Fragmentation or renewal | Blogads

Fragmentation or renewal

by henrycopeland
Wednesday, July 12th, 2006

Many analysts are writing about the fragmentation of media audiences. And most, like this Fortune writer, moan about it:

I think the explosion of choice has left us poorer in at least two arenas. The first is journalism. (Yes, as a Fortune writer, I’ve got a stake in the health of the mainstream media, which bloggers call the MSM.) The network evening newscasts, big-city newspapers and the national news magazines once had the money, access, skills, commitment and power to deliver lots of original reporting and put important issues on the national agenda. Today, they are all diminished.

To pick a single, timely, example, The Tribune Co. announced just the other day that its newspapers would be closing foreign bureaus in Johannesburg, Moscow, Lebanon and Pakistan. This is happening all over newspaperdom and it happened years ago at the broadcast networks.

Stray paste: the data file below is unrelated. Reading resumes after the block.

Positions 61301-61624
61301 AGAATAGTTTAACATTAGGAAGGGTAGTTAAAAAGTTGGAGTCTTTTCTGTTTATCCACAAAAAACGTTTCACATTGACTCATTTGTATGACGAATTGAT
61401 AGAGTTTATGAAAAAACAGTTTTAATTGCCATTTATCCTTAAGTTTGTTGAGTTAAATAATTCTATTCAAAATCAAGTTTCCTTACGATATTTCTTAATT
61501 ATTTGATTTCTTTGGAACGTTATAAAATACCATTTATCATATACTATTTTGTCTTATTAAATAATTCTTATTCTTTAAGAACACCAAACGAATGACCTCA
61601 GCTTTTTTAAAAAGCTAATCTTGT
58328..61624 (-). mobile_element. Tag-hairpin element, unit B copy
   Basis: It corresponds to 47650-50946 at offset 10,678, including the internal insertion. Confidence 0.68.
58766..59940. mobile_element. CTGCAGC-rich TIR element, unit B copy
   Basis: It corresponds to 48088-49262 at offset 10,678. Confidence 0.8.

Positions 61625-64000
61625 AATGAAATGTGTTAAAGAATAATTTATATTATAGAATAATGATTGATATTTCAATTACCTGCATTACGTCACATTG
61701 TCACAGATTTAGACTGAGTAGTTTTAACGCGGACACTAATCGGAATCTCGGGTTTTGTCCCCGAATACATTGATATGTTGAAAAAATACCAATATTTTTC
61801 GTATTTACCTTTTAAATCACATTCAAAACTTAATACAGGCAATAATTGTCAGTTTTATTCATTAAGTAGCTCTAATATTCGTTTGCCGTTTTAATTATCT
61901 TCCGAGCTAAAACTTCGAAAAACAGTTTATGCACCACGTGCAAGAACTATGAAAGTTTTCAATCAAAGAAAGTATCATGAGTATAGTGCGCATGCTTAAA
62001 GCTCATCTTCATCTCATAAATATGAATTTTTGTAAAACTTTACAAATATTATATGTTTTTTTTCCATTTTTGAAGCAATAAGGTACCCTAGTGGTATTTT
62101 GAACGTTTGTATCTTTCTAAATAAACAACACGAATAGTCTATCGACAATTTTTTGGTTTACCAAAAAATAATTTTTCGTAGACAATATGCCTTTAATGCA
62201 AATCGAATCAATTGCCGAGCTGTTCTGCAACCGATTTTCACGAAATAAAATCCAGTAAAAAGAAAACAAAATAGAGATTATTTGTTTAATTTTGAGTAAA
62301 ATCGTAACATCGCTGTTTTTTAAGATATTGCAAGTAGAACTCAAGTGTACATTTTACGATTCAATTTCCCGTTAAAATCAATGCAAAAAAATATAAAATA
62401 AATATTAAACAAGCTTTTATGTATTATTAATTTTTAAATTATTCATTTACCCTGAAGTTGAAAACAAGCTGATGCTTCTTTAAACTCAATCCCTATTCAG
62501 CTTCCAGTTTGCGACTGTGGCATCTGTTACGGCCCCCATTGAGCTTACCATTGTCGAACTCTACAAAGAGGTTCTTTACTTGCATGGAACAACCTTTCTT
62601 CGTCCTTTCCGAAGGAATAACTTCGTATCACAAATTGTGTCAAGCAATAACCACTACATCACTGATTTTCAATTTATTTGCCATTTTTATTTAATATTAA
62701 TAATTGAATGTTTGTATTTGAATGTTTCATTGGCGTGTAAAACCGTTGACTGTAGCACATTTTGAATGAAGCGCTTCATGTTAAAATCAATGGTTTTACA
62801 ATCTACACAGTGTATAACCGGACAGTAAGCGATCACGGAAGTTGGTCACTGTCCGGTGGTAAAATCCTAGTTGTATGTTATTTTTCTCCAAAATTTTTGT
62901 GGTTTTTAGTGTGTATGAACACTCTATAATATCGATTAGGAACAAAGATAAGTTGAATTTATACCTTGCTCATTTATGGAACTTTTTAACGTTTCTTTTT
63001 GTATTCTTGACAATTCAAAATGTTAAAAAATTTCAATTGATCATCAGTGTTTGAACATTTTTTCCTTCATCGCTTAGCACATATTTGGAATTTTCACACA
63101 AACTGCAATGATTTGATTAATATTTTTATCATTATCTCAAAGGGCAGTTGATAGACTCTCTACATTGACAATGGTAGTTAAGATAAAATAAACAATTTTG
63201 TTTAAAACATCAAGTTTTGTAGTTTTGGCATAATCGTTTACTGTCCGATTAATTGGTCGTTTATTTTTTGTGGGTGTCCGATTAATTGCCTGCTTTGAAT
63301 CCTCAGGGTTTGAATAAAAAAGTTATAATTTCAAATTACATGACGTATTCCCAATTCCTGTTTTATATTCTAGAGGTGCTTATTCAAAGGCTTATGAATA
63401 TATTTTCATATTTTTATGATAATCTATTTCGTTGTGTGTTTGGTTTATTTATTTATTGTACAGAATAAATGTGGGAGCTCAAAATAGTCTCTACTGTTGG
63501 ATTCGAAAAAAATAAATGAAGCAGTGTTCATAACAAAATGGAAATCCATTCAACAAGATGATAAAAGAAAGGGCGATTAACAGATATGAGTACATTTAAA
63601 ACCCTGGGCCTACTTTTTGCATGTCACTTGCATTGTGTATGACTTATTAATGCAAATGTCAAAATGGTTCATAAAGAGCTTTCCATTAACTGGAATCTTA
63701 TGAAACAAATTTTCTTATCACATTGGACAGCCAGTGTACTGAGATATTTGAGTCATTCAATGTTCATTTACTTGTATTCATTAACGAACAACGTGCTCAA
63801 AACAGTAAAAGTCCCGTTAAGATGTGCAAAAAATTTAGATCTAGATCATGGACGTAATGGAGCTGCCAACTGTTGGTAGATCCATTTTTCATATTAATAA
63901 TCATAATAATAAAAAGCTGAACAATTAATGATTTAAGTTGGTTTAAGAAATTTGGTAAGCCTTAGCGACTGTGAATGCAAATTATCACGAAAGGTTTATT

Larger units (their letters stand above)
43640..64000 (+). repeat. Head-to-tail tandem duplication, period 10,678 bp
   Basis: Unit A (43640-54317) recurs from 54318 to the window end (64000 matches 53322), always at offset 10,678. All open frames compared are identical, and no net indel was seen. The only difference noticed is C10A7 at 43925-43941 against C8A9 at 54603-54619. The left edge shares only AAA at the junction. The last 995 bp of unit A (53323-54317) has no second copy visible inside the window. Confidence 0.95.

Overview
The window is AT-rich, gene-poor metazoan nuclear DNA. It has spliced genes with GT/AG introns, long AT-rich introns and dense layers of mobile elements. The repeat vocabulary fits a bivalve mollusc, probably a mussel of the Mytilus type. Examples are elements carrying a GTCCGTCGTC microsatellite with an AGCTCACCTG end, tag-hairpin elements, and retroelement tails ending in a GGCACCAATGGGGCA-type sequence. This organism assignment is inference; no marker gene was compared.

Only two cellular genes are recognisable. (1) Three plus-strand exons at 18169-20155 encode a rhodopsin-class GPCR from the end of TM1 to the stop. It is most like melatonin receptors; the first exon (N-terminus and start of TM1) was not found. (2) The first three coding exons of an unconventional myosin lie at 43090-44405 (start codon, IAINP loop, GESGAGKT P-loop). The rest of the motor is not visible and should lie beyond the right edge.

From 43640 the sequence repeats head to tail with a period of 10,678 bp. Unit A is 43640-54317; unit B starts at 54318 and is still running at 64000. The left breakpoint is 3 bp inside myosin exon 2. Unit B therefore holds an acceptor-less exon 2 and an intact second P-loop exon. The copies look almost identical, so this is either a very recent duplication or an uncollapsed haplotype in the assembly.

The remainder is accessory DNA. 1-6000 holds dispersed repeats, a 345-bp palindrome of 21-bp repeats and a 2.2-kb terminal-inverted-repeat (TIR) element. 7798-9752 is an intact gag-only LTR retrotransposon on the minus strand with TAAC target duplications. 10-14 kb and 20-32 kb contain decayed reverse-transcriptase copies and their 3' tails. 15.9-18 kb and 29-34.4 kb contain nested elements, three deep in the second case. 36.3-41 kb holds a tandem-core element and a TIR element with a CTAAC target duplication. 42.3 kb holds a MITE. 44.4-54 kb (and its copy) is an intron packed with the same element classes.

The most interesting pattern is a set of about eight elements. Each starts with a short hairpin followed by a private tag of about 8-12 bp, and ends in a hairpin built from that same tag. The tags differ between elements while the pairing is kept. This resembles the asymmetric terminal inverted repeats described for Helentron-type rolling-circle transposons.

Yes, there is more information available to us than ever, but I don’t think we are better informed. Niche media will, inevitably, continue to weaken mass media.

The second arena where we are worse off is politics. This is related to journalism, as the moderate and responsible (okay, bland) voices of the MSM get drowned out by partisan, opinionated cableheads and bloggers.

Politics in America has become polarized for many reasons, but a big one is the fact that people can now filter the news and opinion they get to avoid exposure to ideas with which they disagree. Anderson suggests that this could well be a temporary problem, and that if the major parties continue to move to the extremes and the quality of debate continues to deteriorate, the Internet could well enable a new party or parties, to arise.

Mass culture provides intangible benefits, too. Big stars, hit TV shows and even commercials help knit a society together. Think of the feeling that comes a few times a year – the morning after the Super Bowl or the Oscars – when tens of millions of Americans share a common experience.

This analsys of course misses the fact that new communities are arising, knitting people together in novel and powerful ways. Something is being lost, but I’d argue that we’re gaining much more than a “mass of niches.”

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